With dangerous healthcare bills in the news, which continue to be initiated in Congress and which would be devastating to those of us with mental illness, I've been thinking a lot about stigma lately. Stigmatizing treatment, including getting fired from my healthcare job while receiving inpatient treatment for depression, is one of the main reasons I began this blog. It's the reason I am open and vocal about having a mental illness. I like to think my speaking out and blogging have both educated others and confronted stigma at least a bit.

Some of you may remember this sign, which I created. I wore it at The New York City Marathon and plan to continue wearing it at future marathons.


Well, I found an organization which shares my mission. It works to defeat the stigma associated with mental illness and uses running to do it! How perfect is that? It's called Defeat the Stigma Project. Here's the front and back of my new tank top, which is available on their website, and which I'm happy to report has been showing up on the shoulders of some local runners lately.



If you are a runner, especially a runner with mental illness, consider being out and loud. It's the only way to educate those around us, to improve our treatment, and to keep battling the stigma we face, whether it be from home or the halls of Congress.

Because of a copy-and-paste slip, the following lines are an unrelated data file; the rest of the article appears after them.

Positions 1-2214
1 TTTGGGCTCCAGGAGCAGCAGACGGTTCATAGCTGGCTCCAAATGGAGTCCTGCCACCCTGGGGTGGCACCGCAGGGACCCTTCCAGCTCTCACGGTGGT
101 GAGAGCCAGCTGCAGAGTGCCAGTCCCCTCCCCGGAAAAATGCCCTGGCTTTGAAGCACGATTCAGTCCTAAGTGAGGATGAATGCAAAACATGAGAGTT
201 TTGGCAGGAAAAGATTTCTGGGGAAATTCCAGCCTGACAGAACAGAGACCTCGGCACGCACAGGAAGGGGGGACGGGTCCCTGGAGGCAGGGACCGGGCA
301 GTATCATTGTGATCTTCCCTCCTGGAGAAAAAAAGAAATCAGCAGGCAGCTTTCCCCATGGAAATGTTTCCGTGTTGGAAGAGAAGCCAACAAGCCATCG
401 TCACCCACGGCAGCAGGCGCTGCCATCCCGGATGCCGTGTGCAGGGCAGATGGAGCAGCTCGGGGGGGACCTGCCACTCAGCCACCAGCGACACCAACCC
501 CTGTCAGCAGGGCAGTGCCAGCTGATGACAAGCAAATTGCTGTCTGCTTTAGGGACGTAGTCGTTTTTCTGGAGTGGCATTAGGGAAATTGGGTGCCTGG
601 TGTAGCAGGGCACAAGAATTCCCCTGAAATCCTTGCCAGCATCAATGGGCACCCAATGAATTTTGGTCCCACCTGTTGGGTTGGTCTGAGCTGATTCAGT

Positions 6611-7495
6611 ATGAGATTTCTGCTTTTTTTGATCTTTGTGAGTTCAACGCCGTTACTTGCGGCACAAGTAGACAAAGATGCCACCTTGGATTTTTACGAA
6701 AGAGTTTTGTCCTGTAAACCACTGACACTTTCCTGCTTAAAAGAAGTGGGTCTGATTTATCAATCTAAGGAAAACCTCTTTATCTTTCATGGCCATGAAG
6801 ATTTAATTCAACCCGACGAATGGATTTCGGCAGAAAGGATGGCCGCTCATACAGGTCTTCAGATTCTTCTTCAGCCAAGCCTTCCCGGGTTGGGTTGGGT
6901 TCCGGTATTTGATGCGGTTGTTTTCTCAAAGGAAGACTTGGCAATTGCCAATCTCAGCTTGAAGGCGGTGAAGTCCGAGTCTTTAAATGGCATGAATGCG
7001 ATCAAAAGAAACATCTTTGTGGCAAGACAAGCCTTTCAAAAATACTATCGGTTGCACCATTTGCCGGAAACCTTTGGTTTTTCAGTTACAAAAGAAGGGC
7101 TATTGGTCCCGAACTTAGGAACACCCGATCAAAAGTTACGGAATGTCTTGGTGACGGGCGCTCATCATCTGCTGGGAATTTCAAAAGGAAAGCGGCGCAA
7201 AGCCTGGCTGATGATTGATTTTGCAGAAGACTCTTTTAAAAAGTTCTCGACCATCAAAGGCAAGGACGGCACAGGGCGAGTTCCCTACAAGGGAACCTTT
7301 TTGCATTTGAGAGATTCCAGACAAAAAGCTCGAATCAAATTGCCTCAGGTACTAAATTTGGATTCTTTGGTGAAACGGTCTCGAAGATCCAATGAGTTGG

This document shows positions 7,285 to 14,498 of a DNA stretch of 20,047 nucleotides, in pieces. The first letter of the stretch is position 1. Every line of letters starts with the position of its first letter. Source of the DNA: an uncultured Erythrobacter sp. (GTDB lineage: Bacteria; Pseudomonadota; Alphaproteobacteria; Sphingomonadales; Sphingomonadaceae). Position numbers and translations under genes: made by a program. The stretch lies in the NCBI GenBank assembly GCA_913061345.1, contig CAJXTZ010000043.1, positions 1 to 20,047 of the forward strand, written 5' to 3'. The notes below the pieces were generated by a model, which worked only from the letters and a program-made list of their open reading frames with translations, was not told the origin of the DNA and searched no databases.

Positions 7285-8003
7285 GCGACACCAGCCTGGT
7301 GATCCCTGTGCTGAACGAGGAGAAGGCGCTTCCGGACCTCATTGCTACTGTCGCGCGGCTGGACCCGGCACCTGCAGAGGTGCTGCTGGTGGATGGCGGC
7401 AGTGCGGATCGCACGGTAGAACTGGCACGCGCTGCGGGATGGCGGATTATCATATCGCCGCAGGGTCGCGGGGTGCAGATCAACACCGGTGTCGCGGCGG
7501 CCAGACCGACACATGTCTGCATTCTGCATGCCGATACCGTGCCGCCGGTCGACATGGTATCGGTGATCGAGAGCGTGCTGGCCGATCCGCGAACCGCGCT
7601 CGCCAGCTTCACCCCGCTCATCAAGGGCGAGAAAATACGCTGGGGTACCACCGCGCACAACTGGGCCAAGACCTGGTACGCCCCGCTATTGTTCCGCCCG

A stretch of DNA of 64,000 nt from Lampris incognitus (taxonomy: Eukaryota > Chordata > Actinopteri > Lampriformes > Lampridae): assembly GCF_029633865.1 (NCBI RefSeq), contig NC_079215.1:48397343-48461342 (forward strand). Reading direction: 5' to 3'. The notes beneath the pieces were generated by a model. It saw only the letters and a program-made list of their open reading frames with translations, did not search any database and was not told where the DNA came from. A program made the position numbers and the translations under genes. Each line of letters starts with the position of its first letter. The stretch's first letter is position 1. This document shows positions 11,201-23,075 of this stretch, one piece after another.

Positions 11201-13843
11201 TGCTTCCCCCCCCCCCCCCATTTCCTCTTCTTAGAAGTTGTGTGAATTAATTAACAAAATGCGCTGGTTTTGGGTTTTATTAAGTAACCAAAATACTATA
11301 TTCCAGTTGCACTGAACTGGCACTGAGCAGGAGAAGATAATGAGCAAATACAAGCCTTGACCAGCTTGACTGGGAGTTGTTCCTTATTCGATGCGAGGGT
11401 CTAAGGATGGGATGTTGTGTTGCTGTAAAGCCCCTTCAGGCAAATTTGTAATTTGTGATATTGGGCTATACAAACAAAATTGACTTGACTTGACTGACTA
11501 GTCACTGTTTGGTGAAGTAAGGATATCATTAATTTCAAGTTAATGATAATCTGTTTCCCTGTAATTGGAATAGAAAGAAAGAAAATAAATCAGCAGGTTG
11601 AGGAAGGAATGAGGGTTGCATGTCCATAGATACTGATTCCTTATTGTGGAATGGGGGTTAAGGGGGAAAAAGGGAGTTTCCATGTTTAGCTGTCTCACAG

Saturday, September 23, 2017

A little progress

I'm making some progress both mentally and physically, I think. I just came in from a 3 mile walk with Jet. During our walk, I jogged (I hate the J-word, but that's what it was) a bit to see how my left leg was faring. After walking a little over a mile, I jogged slowly and gently for one tenth of a mile. Later I jogged two tenths of a mile twice. It was slow and tentative, but it was kind of like running.

Because of my weak ankle, I was unable to land on my left heel, so I felt like I was tiptoeing rather than fully running. I also had cramping in my hamstrings and calves, likely as a result of them compensating for my weak hip and quads. Nonetheless, I believe I jogged better today than the last time I tried a few weeks ago. It felt a little easier, and my leg felt a tiny bit stronger.

Unfortunately, any gains I've made have been so small it's hard to tell if my leg is actually stronger or not. That's why I wanted to try running a bit tonight. I'm feeling a little encouraged by the results. But I'm being cautiously hopeful.

I have to be cautious, as nerve injuries are different and difficult. Unlike other injuries which have kept me from running in the past, injuries which I knew would heal with the right treatment, time, and exercises; this injury has no such guarantees. With a nerve injury, my progress can stop at any time regardless of how much work I do or how much time passes. That's the scary reality of having an injured nerve. I'm praying I'm still making some gains. But only time will tell.